E-discovery: May federal courts insist that litigants “Do as I say, not as I do”?
General Counsel of Acme Widget Corp. has had a trying morning. On her desk is a motion filed against Acme last night, demanding that a federal judge sanction Acme for failing to preserve what (to her at any rate) sounds like every email that Acme ever sent or received. Taking a break to clear her head, she scans the headlines and sees:
“Here’s how the IRS lost emails from key witness Lois Lerner”
“EPA joins IRS lost emails club”
“IRS says it has lost emails from 5 more employees”
“U.S. says some healthcare emails sought by Congress are missing”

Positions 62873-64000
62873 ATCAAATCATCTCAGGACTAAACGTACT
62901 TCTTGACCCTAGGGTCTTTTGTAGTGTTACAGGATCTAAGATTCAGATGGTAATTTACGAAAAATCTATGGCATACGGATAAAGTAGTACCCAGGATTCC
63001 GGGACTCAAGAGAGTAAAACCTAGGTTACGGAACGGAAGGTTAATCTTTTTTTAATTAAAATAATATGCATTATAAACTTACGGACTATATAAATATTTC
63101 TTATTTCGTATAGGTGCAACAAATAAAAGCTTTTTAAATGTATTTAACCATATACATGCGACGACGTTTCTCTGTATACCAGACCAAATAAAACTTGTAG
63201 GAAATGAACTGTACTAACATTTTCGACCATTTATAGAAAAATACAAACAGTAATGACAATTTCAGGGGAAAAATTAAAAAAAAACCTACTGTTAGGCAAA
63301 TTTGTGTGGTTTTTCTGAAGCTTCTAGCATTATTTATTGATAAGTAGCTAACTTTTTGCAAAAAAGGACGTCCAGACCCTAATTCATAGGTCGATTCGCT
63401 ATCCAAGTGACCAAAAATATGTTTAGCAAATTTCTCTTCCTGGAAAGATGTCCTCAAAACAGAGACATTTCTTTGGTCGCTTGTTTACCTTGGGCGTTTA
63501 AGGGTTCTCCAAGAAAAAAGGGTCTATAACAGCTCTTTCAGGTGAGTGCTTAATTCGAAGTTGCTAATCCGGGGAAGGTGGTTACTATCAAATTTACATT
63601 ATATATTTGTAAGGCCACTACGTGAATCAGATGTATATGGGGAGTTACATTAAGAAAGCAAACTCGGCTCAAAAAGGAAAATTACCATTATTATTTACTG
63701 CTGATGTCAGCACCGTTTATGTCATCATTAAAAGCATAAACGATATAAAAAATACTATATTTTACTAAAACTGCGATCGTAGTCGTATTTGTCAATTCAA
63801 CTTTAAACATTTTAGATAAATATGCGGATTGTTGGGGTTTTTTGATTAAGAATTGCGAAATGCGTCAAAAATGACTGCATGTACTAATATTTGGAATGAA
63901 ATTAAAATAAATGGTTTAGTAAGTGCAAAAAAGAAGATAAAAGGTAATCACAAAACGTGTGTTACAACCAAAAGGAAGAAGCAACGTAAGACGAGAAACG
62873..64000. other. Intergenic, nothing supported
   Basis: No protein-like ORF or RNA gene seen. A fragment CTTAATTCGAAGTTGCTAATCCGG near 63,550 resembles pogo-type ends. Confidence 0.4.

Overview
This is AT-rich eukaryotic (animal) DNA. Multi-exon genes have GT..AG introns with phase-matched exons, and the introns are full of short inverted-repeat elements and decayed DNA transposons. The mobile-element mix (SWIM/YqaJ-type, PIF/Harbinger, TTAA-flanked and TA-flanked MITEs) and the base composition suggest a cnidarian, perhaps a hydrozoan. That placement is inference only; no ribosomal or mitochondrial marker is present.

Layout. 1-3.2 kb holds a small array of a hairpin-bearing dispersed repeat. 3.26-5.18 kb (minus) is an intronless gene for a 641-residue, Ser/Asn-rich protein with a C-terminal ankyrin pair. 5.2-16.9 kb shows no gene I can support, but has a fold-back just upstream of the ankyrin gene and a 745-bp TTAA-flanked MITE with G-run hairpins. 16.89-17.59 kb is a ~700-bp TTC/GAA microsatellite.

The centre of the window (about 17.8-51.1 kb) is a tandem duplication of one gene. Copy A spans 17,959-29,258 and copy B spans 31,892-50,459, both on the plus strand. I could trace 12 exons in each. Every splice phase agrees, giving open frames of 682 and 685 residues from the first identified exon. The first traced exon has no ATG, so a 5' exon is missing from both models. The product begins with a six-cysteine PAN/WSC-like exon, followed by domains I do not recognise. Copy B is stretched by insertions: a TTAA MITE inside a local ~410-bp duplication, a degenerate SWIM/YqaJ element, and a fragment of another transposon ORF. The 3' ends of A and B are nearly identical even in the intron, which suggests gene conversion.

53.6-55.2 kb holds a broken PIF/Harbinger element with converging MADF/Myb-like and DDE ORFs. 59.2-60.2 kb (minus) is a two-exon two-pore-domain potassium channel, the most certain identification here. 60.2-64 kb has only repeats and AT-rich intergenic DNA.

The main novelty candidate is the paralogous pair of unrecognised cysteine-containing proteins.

“White House Emails Case Nearing Settlement: Transparency advocates are poised to win a major victory in the two-year legal battle over millions of missing Bush-era emails.”
All politics aside, and with every reasonable presumption of good faith, it seems beyond dispute that the U.S. government has trouble preserving and producing electronically-stored information. Federal Court litigants facing sanctions motions may wish to invite the Court to look to the conduct of the U.S. Government as establishing an “industry standard” for preservation and production. They may, too, wish to search for briefs submitted by the U.S. Government, in cases where the Government is charged with spoliation, for persuasive statements of the law from the point of view of an alleged-spoliator. They may even wish to ask the Court to consider whether it is consistent with due process for the Article III branch of the Government to demand that citizens do a better job preserving and producing than the Article II branch can do.
— Bob Frey